Do you know how to protect data?

Private healthcare organisations need to understand their data protection obligations and protect patients’ personal information. Rachel Clarke, of the Information Commissioner’s Office (ICO), shares practical advice.

To provide vital services, all health organisations must process personal information. This can be anything from someone’s contact details to their medical records. 

Anyone who processes personal information has a responsibility to protect it under data protection law. This includes keeping it secure, ensuring it is accurate and being transparent with people about how you plan to use it.  

The health sector routinely handles sensitive information about the most intimate aspects of someone’s health, which is provided in confidence to trusted practitioners. 

When accessing healthcare and other services, people need to trust that their medical information is in safe hands, only available to authorised staff and only used for a specified purpose. 

As the UK’s data protection regulator, we want to remind private practitioners of the importance of prioritising data protection and ensuring all patients receive the privacy they are entitled to. 

This is especially important in the wake of the recent data breach at the London Clinic where medical records were allegedly accessed unlawfully.  

Our own data shows that over 1,500 incidents are reported by the health sector each year, ranging from cyber-attacks to human errors such as emailing personal information to the wrong person. 

By highlighting new guidance and practical steps below, we want to support all organisations, including private doctors, clinics and hospitals, to handle personal information responsibly and lawfully. 

Keeping patient data secure

Prioritising basic steps, such as staff training, double-checking records and restricting access can help to prevent personal data breaches before they happen, reducing the risk of harm for patients. 

Healthcare organisations should ensure the following:

Staff are thoroughly trained 

Organisations should ensure that all staff are properly trained so that they are aware of their organisation’s data protection obligations. 

Any data protection training should be role-specific, tailored and relevant to the tasks being completed. 

All staff should feel confident in handling people’s personal information safely and securely. It must be clear to staff about what records they are allowed to

Appropriate technical measures are in place 

Appropriate security measures, such as passwords, multi-factor authentication and access controls, should be in place to ensure personal information can be seen only by people who need to use it.

Any data sharing is compliant 

There are situations where it may be necessary to share personal information about patients with third parties and you should have an appropriate system in place.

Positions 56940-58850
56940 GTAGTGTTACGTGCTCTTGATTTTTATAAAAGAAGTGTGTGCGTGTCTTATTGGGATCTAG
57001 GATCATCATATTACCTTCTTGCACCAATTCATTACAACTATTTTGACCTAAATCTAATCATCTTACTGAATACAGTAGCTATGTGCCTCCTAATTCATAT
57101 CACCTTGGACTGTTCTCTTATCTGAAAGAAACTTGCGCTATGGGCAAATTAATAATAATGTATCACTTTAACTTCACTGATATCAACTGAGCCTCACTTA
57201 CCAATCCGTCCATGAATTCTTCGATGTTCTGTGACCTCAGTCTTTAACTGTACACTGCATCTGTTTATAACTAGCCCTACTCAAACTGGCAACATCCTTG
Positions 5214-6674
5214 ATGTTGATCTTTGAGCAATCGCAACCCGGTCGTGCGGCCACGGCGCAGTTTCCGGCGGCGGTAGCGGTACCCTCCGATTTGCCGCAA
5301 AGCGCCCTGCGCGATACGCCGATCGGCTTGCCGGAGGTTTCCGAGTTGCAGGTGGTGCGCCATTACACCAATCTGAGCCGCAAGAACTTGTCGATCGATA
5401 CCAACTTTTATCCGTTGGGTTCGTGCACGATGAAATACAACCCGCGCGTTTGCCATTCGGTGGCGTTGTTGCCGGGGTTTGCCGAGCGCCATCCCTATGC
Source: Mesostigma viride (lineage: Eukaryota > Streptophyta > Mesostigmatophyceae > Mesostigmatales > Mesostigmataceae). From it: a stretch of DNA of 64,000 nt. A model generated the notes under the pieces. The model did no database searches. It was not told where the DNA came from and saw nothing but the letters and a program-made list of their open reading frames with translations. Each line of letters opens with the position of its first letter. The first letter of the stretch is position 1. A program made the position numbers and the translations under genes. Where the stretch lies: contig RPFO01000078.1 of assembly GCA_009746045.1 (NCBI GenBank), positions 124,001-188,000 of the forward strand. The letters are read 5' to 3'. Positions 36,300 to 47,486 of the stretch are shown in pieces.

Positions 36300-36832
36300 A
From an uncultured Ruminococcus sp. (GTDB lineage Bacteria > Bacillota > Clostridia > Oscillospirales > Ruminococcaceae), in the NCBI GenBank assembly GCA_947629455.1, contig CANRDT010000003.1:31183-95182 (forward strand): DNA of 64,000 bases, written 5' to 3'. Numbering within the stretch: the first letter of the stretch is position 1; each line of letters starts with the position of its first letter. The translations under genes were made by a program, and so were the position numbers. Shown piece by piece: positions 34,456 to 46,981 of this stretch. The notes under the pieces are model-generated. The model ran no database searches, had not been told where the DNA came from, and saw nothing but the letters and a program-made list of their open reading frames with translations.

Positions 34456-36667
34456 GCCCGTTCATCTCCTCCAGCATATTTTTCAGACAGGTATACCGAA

Our data-sharing code of practice provides guidance, alongside practical tools, to help organisations be confident they can share data within the law. It guides practitioners through the practical steps they need to take to share data while protecting people’s privacy. 

Staff are clear on the data breach reporting process 

An organisation must report misuse of personal data to the ICO if there is a risk to people’s rights and freedoms, which is often the case with sensitive medical information. 

This must be reported within 72 hours of becoming aware of the breach. If your organisation suffers a data breach because of a cyber-attack, you should report this to the ICO within 72 hours of becoming aware of it. The sooner you contact us with detailed information the better. 

Accessing someone’s medical records without cause or consent can be a criminal offence. Working in private healthcare, your role may grant you access to other people’s personal information, but this does not mean you have the legal right to look at it for your own purposes. 

If we find evidence that medical records were accessed illegally by a member of staff, we can take action which includes prosecuting the person responsible in court.

For example, last year the ICO fined a medical secretary who accessed over 150 people’s records without a business reason to do so. We also fined a former 111 call centre adviser for illegally accessing the medical records of a child and his family.

Be transparent with people about their personal information 

Under data protection law, people also have a right to know what is happening to their personal information. Patients must be informed about what information about them is being collected and understand the purposes for which this might be used. 

Being transparent is essential to building public trust in health services. If people understand how and why their personal information is being used, they are likely to feel empowered to share their health information to both access your services and support other important initiatives such as medical research.  

We have recently published new guidance to help heath organisations ensure they are being transparent with people about how their personal information is being used.

With this bespoke guidance, we want to improve their understanding of effective transparency, ensuring that they are clear, open and honest with everyone whose personal information is being used. 


Rachel Clarke (right) is senior policy officer at the Information Commis­sioner’s Office (ICO)